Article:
I was in Fort Worth a few days ago and had a very pleasant 
visit with him. He told me at the time you were in the 
hospital, having your tonsils removed. I hope that you have 
thoroughly recovered by this time and that there will be no bad 
after effects. 

I am wiring you and your family tonight, my heartfelt 
sympathy in this sorrow and if I can be of any service in the 
future, command me. 

Your sincere friend, 


Page Sixty -two 



Weatherford, Texas, March 13 th, 1925. 

Honorable Wm. P. McLean, 
Fort Worth, Texas. 

Dear Bill: 

I have just read in the evening paper the sad news of your 
father's sudden death. I want you to know that you have my 
sympathy, and that his passing takes from our ranks one of the 
greatest of great men. 

We will all miss him, just as you will miss him, his opinion 
and judgment on all questions was invariably right. I do not 
recall any time when he was in the wrong, and I have often 
referred to him, as one man we could follow and be on the 
right side. 

I am so glad that I called in to see him and had a short talk 
only a few weeks back — The vacant chair in your firm, in his 
home and in the mind of the public generally will be hard 
to fill. 

May these few words of sympathy from me be of some help 
and comfort to you and other members of his family to help 
bear the grief and sorrow that death" brings. It's a debt all 
must pay. 

Sincerely your friend, 

PM-M Preston Martin 



Graham, Texas, March Thirteenth, 1925. 

Honorable W. P. McLean, Jr., 
Fort Worth, Texas. 

Dear Sir and friend: 

Have read with profound regret account of your father's 
death as carried in the daily press. The condolences I extend 
you can be nothing as compared to the heritage bequeathed 
by his life and work. 

With best wishes, very truly yours, 

EG-S Elmer Graham 

Page Sixty -three 

Eastern District of Texas 

Texarkana, Texas, March 17, 1925. 
Hon. W. P. McLean, Jr.,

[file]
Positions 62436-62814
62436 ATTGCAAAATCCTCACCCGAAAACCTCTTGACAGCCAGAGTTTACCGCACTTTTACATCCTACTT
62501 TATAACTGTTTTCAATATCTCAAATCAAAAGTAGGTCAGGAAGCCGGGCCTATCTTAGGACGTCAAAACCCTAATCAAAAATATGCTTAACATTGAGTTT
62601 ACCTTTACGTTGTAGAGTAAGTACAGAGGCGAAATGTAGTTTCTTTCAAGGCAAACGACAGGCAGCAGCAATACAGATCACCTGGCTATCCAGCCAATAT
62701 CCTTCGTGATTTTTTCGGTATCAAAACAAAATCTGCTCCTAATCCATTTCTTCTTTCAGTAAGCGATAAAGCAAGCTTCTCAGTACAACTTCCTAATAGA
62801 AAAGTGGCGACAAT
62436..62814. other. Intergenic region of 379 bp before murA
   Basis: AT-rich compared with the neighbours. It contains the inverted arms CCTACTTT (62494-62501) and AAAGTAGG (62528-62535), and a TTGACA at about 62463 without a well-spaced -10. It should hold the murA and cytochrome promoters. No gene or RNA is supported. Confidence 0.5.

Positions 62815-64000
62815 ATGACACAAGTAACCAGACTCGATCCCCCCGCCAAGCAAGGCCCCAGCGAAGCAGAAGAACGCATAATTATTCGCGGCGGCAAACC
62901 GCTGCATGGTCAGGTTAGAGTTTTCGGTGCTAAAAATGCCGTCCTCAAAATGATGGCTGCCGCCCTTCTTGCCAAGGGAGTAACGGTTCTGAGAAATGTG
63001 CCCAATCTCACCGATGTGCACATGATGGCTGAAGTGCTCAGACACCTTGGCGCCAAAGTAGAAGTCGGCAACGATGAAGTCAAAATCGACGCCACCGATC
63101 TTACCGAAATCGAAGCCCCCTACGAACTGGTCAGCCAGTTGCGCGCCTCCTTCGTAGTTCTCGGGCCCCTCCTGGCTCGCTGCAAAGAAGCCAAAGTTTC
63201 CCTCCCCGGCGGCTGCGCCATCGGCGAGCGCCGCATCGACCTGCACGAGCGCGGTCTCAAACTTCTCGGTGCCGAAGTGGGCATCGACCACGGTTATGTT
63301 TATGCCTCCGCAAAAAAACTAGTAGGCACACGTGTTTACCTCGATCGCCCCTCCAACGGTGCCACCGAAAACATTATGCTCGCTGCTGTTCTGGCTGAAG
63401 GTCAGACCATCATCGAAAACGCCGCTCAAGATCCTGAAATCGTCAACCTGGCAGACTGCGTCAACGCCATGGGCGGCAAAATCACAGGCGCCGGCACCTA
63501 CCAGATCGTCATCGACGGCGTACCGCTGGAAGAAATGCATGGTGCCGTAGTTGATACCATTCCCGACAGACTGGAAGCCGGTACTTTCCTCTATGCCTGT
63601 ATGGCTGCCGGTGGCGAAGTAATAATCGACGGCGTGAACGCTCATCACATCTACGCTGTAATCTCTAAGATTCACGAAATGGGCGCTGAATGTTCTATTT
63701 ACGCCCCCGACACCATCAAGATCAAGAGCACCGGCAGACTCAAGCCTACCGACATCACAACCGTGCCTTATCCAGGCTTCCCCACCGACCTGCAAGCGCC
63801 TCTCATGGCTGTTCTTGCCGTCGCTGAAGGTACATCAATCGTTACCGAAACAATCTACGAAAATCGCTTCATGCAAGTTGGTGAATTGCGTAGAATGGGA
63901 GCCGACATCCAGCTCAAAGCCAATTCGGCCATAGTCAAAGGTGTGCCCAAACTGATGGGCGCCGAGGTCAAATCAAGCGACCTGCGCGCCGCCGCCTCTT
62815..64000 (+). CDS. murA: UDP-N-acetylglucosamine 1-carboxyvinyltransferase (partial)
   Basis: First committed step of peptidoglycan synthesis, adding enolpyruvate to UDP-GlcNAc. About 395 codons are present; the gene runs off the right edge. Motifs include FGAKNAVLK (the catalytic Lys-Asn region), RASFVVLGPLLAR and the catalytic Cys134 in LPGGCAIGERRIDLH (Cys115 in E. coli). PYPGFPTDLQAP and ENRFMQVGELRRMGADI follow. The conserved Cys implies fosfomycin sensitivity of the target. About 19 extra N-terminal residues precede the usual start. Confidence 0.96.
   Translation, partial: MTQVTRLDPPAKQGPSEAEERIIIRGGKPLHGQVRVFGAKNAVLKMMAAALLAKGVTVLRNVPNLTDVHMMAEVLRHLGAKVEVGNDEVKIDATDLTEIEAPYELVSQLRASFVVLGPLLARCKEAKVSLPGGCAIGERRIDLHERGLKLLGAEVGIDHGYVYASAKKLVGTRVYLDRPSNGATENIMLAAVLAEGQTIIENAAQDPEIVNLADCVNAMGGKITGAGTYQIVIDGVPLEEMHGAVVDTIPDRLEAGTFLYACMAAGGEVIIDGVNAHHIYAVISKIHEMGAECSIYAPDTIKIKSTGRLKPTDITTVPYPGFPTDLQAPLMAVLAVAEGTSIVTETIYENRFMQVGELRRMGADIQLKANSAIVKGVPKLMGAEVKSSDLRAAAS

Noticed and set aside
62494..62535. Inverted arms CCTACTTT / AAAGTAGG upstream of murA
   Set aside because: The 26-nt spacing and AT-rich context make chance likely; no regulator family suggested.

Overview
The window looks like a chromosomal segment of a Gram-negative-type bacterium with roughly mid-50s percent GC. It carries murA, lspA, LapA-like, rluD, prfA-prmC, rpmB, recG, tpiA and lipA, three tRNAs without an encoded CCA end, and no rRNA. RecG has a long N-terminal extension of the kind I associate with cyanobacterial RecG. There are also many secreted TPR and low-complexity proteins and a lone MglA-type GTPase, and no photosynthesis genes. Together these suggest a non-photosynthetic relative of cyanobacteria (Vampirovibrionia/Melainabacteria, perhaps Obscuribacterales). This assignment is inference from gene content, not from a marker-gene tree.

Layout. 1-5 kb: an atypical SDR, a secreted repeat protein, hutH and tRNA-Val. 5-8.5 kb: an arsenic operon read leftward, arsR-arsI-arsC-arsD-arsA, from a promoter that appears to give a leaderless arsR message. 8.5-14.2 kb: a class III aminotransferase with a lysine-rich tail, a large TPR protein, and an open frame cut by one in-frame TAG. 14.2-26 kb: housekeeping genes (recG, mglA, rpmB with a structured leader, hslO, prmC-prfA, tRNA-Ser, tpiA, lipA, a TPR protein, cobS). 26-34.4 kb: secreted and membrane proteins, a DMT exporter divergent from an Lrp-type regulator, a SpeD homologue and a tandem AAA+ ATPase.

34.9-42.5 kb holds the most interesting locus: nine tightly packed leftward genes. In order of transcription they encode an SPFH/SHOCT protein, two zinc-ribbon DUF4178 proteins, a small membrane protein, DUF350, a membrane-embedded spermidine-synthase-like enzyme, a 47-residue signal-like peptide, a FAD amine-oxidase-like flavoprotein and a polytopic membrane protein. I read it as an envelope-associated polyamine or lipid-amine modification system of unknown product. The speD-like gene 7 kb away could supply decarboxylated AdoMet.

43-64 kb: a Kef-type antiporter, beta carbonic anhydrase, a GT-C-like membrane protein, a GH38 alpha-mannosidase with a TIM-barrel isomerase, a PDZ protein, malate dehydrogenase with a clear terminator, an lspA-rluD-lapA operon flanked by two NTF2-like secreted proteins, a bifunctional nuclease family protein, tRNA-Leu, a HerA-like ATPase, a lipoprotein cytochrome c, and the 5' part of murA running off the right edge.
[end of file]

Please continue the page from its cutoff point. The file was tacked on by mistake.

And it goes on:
Fort Worth, Texas. 

Dear Bill: 

I tried very hard to go to Fort Worth to attend your 
father's funeral, but my engagements made it impossible. I am 
just writing to extend to you and to the family my sympathy. 

I feel a sense of personal grief. Your father was one of the 
most lovable characters I have ever known, and while I have not 
gotten to see him much of late, yet I have kept up with him 
and would visit with him now and then. During the last term 
of my court in Sherman, he was trying a case in the State 
court there, and I do not think I ever enjoyed him more than 
during the conversations I had with him at night in the lobby 
of the hotel. He was quite proud of you, and I thought I de- 
tected much gratification as he told me of some of the notable 
cases with which you had been connected. 

He has had a notable career, and I do not suppose he ever had 
an enemy. The world is much better by reason of his having 
lived in it, and you ought to feel much gratitude that he was 
spared until he reached such a good ripe age. 

With very best wishes to all of you, I am, 
Sincerely, your friend, 



Fort Worth, Texas, March 16, 1925. 

Dear Mr. McLean: 

I beg you to accept my sincerest sympathy in the loss of your 
dear and noble father. Grieve for him you must, but there is 
consolation in your grief in the heritage he has left you of a 
long record of distinguished service, of big duty well performed. 
Will you convey to the other members of your family my 
sentiments of heart-felt condolence. 

I am, sincerely, 

Robt. M. Nolan. 

Page Sixty -four 

Judge 35 th Judicial District 

Coleman, Texas, March 14, 1925. 
Mrs. W. P. McLean, Sr., 

Fort Worth, Texas. 
Dear Mrs. McLean: 

Just today did I notice the death of Judge McLean. 

I feel just like I did when I lost my own father. I recall 
back many years when I used to know him well and I never 
went to Fort Worth but what I would go up and call on him. 
You have my deepest sympathy in his death. Permit me to say 
I do not think a more noble man ever lived than Judge McLean. 

Fannie joins me in this letter to you. 

Give my regards to all the children and with best wishes, I am 
Yours sincerely, 

JOW-GP J. O. Woodward. 

Dr. G. George Fox, Rabbi 

Chicago, 111., March 26, 1925. 
Mr. W. P. McLean, Jr., 

Care McLean, Scott and Sayers, 

Fort Worth, Texas. 
Dear Bill: 

Will you please let me extend to you, Jack and Miss Margaret, 
our deepest sympathy in the bereavement of your great father. 
He was a wonderful example of that fine Southern American 
which will be to all future generations the type of American 
which each should strive to attain. There are not many like him 
left, and, what is worse, the younger men of this generation 
don't give much hope of being like him. You ought to be con- 
gratulated on being able to look upon so splendid a man as your 
father, and I sincerely trust your boys will take something of 
that great spirit of their grandfather with them through life. 

Give my regards to the rest of the folks and to Walter and 

Sincerely yours, 

Page Sixty -five 



801-837-838 MAYO BUILDING 

Tulsa, Oklahoma, March 18, 1925. 

Mr. William P. McLean, 
Ellison Building, 

Fort Worth, Texas. 

Dear Mr. McLean: 

My attention has just been called to your father's demise. I 
regret indeed to learn of this. 

My brief period of acquaintance with your father had ripened